Today in History:

19 Series I Volume XLI-I Serial 83 - Price's Missouri Expedition Part I


the enemy, who repeatedly obstructed their path with superior numbers. We have paid the last honors to the dead. Their memories will never perish.

By order of Brigadier General N. B. Buford:


Assistant Adjutant-General.

No. 7. Report of Lieutenant Colonel Moses Reed, Fifty-sixth U. S. Colored Troops.


GENERAL: I have the honor to communicate to you the following report of an engagement at Wallace's Ferry, on Big Creek, twenty-two miles south of west of Helena, Ark., on the 26th day of July, 1864, between a Federal force consisting of 315 infantry, two pieces of artillery, and 130 cavalry,all under the command of Colonel W. S. Brooks, Fifty-sixth U. S. Colored Infantry, and a Confederate force under the command of General Dobbin, numbering at least 1,500 cavalry and mounted infantry:

We arrived within three-quarters of a mile of Big Creek at 3 a.m. of the 26th instant. Made a reconnaissance across the creek at daylight, but failing to find an enemy there, and gathering from citizens and negroes the information that the enemy had left the day before in the direction of Cotton Plant, we recrossed the creek, threw out pickets, and in an hour were unexpectedly attacked by an enemy largely our superior in numbers, who advanced upon us from three sides at the same time. We formed our lines and held our position for about four hours under a severe and continuous fire from the enemy, their lines being in some places not more than fifty yards from our own. The fight was severe until about 10 o'clock, when a detachment of the Fifteenth Illinois Cavalry,under Major Carmichael, came to our assistance, cutting their way directly through the enemy's lines to reach us. On their arrival the enemy gave way on our right, and, after consultation with Major Carmichael, who represented that Shelby's command was in our rear with from 4,000 to 6,000 men, that could be concentrated in an hour or two, and brought to bear upon us, I determined to retreat, which was effected by officers and men of the command in a gallant and successful manner. The enemy continually pressed us on all sides, we marching in line of battle, keeping up a constant running fight to within eleven miles of Helena, where we found them in force on our front white they were also pressing us heavily from the rear. We immediately engaged them in front, driving them handsomely for two miles, when they withdrew and did not again molest us. The enemy here lost 7 killed.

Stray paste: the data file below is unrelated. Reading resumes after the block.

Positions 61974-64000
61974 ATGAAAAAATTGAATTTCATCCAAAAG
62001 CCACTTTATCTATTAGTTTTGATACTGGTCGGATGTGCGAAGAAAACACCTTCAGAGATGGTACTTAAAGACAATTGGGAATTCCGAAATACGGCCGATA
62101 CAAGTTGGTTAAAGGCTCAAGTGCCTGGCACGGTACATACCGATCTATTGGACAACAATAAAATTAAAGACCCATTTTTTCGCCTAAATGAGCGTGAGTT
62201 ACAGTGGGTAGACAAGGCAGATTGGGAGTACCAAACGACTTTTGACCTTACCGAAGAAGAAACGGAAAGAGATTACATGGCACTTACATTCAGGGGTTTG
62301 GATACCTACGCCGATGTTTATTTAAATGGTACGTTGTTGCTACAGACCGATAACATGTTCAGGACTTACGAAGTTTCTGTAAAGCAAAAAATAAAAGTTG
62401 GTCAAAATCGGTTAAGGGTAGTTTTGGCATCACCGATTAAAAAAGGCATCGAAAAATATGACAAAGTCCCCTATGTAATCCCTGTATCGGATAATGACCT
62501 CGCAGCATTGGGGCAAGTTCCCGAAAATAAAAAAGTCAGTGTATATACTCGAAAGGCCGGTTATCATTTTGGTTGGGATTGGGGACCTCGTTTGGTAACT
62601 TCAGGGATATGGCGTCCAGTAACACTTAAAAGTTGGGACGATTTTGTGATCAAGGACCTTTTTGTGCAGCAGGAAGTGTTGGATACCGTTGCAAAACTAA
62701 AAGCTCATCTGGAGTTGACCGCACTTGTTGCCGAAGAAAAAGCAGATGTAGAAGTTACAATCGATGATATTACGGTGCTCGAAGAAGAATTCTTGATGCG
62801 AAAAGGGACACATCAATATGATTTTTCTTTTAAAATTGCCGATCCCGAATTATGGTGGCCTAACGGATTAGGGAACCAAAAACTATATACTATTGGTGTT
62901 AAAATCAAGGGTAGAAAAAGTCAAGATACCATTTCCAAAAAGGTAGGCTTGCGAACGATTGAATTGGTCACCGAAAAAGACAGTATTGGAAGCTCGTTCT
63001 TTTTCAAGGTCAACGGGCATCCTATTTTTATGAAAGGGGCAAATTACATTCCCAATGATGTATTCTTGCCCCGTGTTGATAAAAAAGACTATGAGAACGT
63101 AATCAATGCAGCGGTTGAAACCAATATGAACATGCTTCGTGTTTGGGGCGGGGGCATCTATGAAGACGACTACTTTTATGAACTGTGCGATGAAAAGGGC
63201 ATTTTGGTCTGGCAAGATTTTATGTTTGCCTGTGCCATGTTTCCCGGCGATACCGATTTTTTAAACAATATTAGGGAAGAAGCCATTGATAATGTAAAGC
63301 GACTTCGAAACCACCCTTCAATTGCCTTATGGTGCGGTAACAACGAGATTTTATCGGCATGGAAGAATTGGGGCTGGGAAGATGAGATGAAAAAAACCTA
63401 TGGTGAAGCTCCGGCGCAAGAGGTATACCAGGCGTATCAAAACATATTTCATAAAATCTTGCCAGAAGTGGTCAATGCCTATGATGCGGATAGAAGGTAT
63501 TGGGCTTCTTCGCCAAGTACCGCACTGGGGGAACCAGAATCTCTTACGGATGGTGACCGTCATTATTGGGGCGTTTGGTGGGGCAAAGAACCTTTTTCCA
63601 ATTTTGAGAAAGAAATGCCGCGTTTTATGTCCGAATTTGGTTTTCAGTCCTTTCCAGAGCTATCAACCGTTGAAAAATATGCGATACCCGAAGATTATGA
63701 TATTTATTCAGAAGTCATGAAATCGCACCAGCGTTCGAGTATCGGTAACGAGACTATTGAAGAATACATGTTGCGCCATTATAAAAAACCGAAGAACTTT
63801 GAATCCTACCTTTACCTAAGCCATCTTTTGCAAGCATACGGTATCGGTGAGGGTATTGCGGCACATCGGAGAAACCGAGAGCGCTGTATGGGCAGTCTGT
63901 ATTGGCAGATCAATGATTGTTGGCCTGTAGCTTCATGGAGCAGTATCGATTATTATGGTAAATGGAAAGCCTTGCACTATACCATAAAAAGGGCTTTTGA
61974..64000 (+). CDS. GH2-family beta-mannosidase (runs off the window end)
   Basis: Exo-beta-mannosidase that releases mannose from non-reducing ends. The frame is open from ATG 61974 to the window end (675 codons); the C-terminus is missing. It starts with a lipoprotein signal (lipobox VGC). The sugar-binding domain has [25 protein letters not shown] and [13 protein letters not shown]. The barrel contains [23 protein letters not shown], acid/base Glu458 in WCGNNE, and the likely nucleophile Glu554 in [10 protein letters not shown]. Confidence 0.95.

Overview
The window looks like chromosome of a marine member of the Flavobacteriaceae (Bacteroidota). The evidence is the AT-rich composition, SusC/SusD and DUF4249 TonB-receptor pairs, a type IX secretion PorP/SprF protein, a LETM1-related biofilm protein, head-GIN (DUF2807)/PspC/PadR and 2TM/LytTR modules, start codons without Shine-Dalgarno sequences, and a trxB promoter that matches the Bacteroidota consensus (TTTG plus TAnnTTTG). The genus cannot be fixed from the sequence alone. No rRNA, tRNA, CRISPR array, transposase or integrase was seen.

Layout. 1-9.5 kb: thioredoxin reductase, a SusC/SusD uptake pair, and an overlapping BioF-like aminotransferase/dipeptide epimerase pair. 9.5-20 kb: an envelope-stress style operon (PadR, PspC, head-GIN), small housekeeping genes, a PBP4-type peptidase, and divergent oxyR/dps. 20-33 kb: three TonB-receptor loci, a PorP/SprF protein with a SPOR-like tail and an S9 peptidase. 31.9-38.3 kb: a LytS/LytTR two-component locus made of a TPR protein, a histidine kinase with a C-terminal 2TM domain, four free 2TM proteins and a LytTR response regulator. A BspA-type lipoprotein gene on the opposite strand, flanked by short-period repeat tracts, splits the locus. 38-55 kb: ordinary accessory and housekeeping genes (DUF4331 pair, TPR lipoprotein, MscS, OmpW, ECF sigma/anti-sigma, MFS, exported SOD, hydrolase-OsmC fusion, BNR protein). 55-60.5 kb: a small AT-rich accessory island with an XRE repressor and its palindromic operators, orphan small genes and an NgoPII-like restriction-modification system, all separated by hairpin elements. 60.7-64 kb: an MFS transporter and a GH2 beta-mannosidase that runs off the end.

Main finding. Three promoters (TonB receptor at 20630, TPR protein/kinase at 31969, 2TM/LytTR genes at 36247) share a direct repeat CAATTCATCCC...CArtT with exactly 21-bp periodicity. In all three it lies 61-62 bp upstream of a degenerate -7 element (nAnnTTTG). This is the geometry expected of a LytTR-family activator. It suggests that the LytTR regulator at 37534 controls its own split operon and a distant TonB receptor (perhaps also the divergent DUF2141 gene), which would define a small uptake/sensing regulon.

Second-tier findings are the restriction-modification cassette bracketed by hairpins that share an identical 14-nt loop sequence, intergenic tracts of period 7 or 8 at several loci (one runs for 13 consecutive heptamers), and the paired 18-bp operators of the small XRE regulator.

I regret to state that a few minutes after the fight opened, Captain J. F. Lembke, Second U. S. Colored Artillery (light), was killed, and Colonel W. S. Brooks, Fifty-sixth U. S. Colored Infantry,and Adjutant Pratt, of the Sixtieth U. S. Colored Infantry, both fell mortally wounded and expired on the field. Soon after, Surg. J. C. Stoddard, Fifty-sixth U. S. Colored Infantry, while examining the wound of Colonel Brooks, was instantly killed,and First Lieutenant A. B. Crane, Fifty-sixth U. S. Colored Infantry, commanding Company D, fell severely wounded. These